Star Tribune from Minneapolis, Minnesota on July 12, 1985 · Page 17
Get access to this page with a Free Trial

A Publisher Extra Newspaper

Star Tribune from Minneapolis, Minnesota · Page 17

Publication:
Location:
Minneapolis, Minnesota
Issue Date:
Friday, July 12, 1985
Page:
Page 17
Start Free Trial
Cancel

M fro State news Minneapolis Star and Tribune Friday July 121985 West would meet By Suzanne P. Kelly StaM Writer For years most Japanese have eaten with chopsticks stamped "Made in Korea." But rising demand for a cheaper, disposable product has made Japanese Importers look for new suppliers. Ian J. Ward wants to be one of them. If he's successful, by next year those Japanese citizens will be using chopsticks stamped "Made In Hibbing. Minnesota." Woman dies of stab wounds By Kevin Diaz Staff Writer A 27-year-old woman died of stab wounds hours after an attack early Thursday at her north Minneapolis apartment, authorities said. Police identified the victim as Vittini Doreen Slaughter, who lived alone with her two sons, ages 3 and 7. Slaughter apparently called police after being assaulted in her second-floor apartment at 1714 Fremont Av. N. while her children slept Police arriving there shortly after 5 a.m. found Slaughter in a nightgown, lying in a hallway with her door ajar. She was semi-conscious and bleeding heavily from stab wounds, police said. No motive had been established and no suspects were in custody, police said. "All the signs are that she was a good woman and a caring mother, but she ran afoul of somebody, probably a burglar," said Patrick Farrell, deputy chief for investigations. Investigators said that although they do not believe the attack is related to last week's stabbing of a 26-year-old woman in her apartment in the Stevens Square area, they have not ruled out a connection. Police have said there is a good chance that the assailant in last week's stabbing is the same man who killed two senior Stabbing continued on page 2B Police troubled by pistol look-alikes By Dennis J. McGrath Staff Writer Deputy Police Chief Robert Lutz slapped the ammunition clip into the .45-caliber pistol, cocked It aimed at a nervous visitor in his office and playfully pulled the trigger. There was a loud, metallic click! "This is a toy," Lutz said. "There is no barrel (it is plugged) and there Is no firing pin. Everything else is the same as a real gun. I could easily be flown to Beirut with one of these." The metal pistol is a "look-alike," intentionally designed to fool even a trained observer. This and other fake pistols are advertised In popular gun magazines and can be bought through the mail for $20 to $40, police say. Although they may be designed to adorn a den wall and cannot fire a bullet police say these toys are almost as dangerous and as useful to the criminally minded owner as the genuine item. Police confiscate about one of these toys a month when they are used improperly, said Lt Bob Kulseth. He said he approached a city council member in an attempt to get a city ordinance banning the "look-alikes." But because they are not weapons, they can't be outlawed, Kulseth said. A police officer facing one of these models would almost certainly believe the toy to be a real weapon, department officials said. A person holding one would be almost asking to be shot they said. Similarly, a robber could use the replica as convincingly as a real weapon during a holdup, said Sgt Fake guns continued on page 2B Marketplace section Ward, a wood exporter from Vancouver, British Columbia, is the driving force behind a proposal to build a plant In Hibbing that will make 1.2 billion chopsticks annually for export to Japan. It is expected to employ 60 to 70 people on Minnesota's depressed Iron Range. "When you talk about chopsticks being manufactured in northern Minnesota, you get a few chuckles, but we have done quite a bit of marketing research on the concept and we think it will work," said Mark Phillips, economic program development Oi i A Saw'. ' ' V'":: ":"' - - l k hi! 4 v'- 'I - : -' -; rpS? - - , f . f "LX: i -7 I hi f - I -. v C . f' f"..r It ii ' :r-r;. a.-. -w, -rl,,,,I--'--v. " ' M l im-jfe t;??SSgr , j-,y- y v;-;; j Staff Photo by Duane Braley Woman killed in truck-car crash Authorities were trying Thursday night to positively Won- the Intersection of Hwy. 55 and South Shore Dr., author!- light. The woman, the sole occupant of the car, was de-tlfy a woman killed In a traffic accident In Plymouth yes- ties said. A car and a semitrailer truck collided at right dared dead at the scene. The truck driver was not terday afternoon. The accident occurred at 4:35 p.m. at angles at the intersection, which Is controlled by a stop injured. X ft s ' 'jP- 'llliiii Staff Photo by Charles Bjorgen Lt. Bob Kulseth held a "look-alike" .357 Magnum. Among those on the table are Colt .45 automatic and German Luger replicas. begins on page 7B East with chopsticks from Hibbing director with the Iron Range Resources and Rehabilitation Development Board, which is providing some of the financing for the project Ward said the idea for the plant grew from discussions with friends and business acquaintances In Japan, who expressed a demand for a less expensive product that would be disposable. He chose Hibbing because of the availability of wood, labor and transportation. "It simply makes more economic sense to manufacture wood products close to the site of the wood." Phillips said. "Almost 70 percent of the cost incurred in manufacturing items like chopsticks now comes from shipping raw wood to plants overseas." Most chopsticks used in Japan now are produced in South Korea from wood imported by that country. He added that the Japanese require wood with a certain off-white pigment, such as aspen, to be used for their chopsticks. "We sent samples of our product to Japan for testing, Allegations of police at wedding party are By Dennis J. McGrath and Kevin Diaz Staff Writers Minneapolis police officials are investigating charges that officers overreacted when they arrested eight people and sprayed tear gas at juveniles at a wedding party in an Indian family's home about two weeks ago, Police Chief Tony Bouza said Thursday. Leaders of the Indian community said they will hold a news conference today to complain about mistreatment by police. "Children were brutally manhandled," said Allene Burnette, a member of the state Indian Affairs Council "It's unforgivable. Adults face this all the time, but when it happens to our children, that's going too far." Bouza said that no one at the party Mattson having tough time finding lawyer for office budget test case By Lori Sturdevant Staff Writer State Treasurer Robert Mattson, saying that the Legislature has made his office "nothing more than an indigent" is squabbling with Attorney General Hubert Humphrey III over who should finance the court test he seeks of the law that gutted his office's budget Mattson says Humphrey has a legal duty to represent a state official in a test of the law's constitutionality, and to pay for that representation. Humphrey, however, said his duty is to defend the Legislature's action. He said he would arrange outside counsel for Mattson, but Mattson's budget would have to pay legal fees of $75 an hour. Mattson said in an Interview Thursday: "We just don't have the money in our budget and the attorney general knows it . . . In my judgment and they were quite well accepted," he said. The cost of the Hibbing project Is estimated at $3.2 million, and construction is scheduled to begin by September, according to George Gi-beau, an economic development consultant for the city of Hibbing. Ward has formed Lakewood Industries, Inc. which will have its headquarters in Hibbing, to build and run the factory. Gibeau said the plant will be the first result of the area's plans to has filed a complaint with the department but that after receiving two calls from Indian leaders he assigned an internal affairs unit officer to investigate the incident Police went to the house, near 33rd St and Portland Av. S., about 2 a.m. on June 30, responding to two calls from residents complaining of a noisy party, revving car engines and squealing tires. The first officers who arrived recognized the house's occupants as a family that police have had many dealings with, so they called for backups, Bouza said. Eventually there were 16 officers at the scene. The officers told supervisors that the revelers refused to disperse, then barricaded themselves inside the house, Bouza said. Police broke down the door, used tear gas and fought with the people to subdue them. the attorney general has been intimidated by the Legislature." In a letter to Mattson, Humphrey rejected the treasurer's suggestion that his office represent both sides of the case, and suggested that Mattson seek more funds from the 1986 Legislature or from the Legislative Advisory Commission. The law Mattson would challenge cuts the state treasurer's staff from 20 employees to three full-time and one part-time worker, including Mattson; slashed his budget from $1.2 million in 1983-85 to $326,300 in 1985-87, and stripped him of many responsibilities. Mattson contends that the Legislature's action was motivated by a desire to punish him for his politics. He has made a practice' of running, against endorsed DFL candidates, most recently in 1984 when he unsuccessfully challenged Secretary of State Joan Growe for the party's U.S. 1B diversify Its products and widen Its economic base. The need to attract new industry Is especially great because recent cutbacks at Iron Range taconlte plants have left about 2,000 people jobless. "What we're hoping is that this project will make (other) wood product manufacturers explore this area as one for future industrial growth," Phillips said. Chopsticks continued on page 2B brutality probed Burnette said the family had gathered to unwind from the wedding reception with a few friends and out-of-town relatives. "The police crashed in on them," she said. Burnette said police sprayed tear gas at everyone, including five children. A 15-year-old boy was punched in the mouth and a 17-year-old girl was thrown to the ground, she said. Bouza said he hadn't reached any conclusions about police conduct at the scene, but indicated that he might make a statement after the news conference by Indian leaders today. "It's much too early for anyone to jump to conclusions on either side of the scale," he said. "If they hold a press conference and make conclusions, then I'll try to balance the books to fill the vacuum." Senate nomination. The treasurer moved his offices from the Capitol to a remodeled apartment at 1208 Grand Av. in St Paul earlier this week. He said yesterday that he will ask for a meeting with Humphrey, Gov. Rudy Perpich and Chief Justice Douglas Amdahl of the Minnesota Supreme Court the three officials state statutes say can jointly approve the hiring of outside legal counsel at state expense. Barbara Flanagan Barbara Flanagan is ill.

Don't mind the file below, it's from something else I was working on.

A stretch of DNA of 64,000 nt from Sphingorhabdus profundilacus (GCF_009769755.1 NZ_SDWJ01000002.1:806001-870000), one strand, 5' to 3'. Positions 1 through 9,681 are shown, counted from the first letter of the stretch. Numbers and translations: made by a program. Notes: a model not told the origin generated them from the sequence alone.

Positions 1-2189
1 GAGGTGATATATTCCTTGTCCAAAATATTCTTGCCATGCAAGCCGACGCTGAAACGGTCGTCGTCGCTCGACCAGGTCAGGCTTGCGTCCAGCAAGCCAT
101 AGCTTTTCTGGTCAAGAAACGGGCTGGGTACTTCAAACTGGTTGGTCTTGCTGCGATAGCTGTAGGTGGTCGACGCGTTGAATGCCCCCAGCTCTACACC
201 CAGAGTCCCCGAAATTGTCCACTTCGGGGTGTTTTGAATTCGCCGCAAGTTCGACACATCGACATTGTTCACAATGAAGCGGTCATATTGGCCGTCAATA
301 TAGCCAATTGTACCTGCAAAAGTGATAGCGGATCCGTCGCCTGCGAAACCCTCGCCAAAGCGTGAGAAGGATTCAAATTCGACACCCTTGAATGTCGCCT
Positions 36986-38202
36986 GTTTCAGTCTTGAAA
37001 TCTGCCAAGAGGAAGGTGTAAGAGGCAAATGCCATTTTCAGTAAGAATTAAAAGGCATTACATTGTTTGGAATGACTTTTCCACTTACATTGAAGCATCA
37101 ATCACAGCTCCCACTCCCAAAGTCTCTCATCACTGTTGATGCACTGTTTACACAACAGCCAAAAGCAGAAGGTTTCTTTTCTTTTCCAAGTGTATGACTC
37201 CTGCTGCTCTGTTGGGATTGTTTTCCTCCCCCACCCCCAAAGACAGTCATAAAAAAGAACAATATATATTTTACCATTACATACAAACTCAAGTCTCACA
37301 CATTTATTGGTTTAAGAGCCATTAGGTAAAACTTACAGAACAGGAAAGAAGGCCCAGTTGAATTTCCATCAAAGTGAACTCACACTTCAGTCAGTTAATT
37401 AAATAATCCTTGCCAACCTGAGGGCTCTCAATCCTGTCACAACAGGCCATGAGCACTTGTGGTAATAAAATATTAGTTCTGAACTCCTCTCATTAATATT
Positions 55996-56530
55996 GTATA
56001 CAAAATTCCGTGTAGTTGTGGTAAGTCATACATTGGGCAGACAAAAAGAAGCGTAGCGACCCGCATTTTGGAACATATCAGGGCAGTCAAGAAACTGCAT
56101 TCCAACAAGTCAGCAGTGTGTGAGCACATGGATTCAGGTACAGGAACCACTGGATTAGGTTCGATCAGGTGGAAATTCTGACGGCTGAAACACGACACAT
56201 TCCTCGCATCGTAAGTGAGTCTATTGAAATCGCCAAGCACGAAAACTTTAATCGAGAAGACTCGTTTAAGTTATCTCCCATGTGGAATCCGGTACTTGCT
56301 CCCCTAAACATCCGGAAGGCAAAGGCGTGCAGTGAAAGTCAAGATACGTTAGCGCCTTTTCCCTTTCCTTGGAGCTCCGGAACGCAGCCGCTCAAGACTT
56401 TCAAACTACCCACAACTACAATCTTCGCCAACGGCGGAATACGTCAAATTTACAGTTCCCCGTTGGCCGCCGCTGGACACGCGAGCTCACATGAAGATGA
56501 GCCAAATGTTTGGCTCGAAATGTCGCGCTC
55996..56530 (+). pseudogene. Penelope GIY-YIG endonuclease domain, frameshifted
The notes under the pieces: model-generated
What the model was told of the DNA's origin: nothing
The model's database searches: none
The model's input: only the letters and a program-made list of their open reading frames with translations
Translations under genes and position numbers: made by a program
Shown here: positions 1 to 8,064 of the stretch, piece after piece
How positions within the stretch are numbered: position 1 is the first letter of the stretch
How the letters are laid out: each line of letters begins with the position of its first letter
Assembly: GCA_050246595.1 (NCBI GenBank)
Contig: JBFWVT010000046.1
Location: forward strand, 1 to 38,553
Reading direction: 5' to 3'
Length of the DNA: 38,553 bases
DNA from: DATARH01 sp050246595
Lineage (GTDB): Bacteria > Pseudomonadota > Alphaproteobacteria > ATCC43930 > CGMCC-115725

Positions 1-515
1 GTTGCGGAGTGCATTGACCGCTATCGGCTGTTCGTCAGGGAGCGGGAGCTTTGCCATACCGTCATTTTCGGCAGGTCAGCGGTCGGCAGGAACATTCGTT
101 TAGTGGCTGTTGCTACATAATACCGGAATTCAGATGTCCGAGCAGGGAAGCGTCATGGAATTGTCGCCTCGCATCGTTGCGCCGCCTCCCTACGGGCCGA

What members have found on this page

Get access to Newspapers.com

  • The largest online newspaper archive
  • 19,600+ newspapers from the 1700s–2000s
  • Millions of additional pages added every month

Publisher Extra Newspapers

  • Exclusive licensed content from premium publishers like the Star Tribune
  • Archives through last month
  • Continually updated

Try it free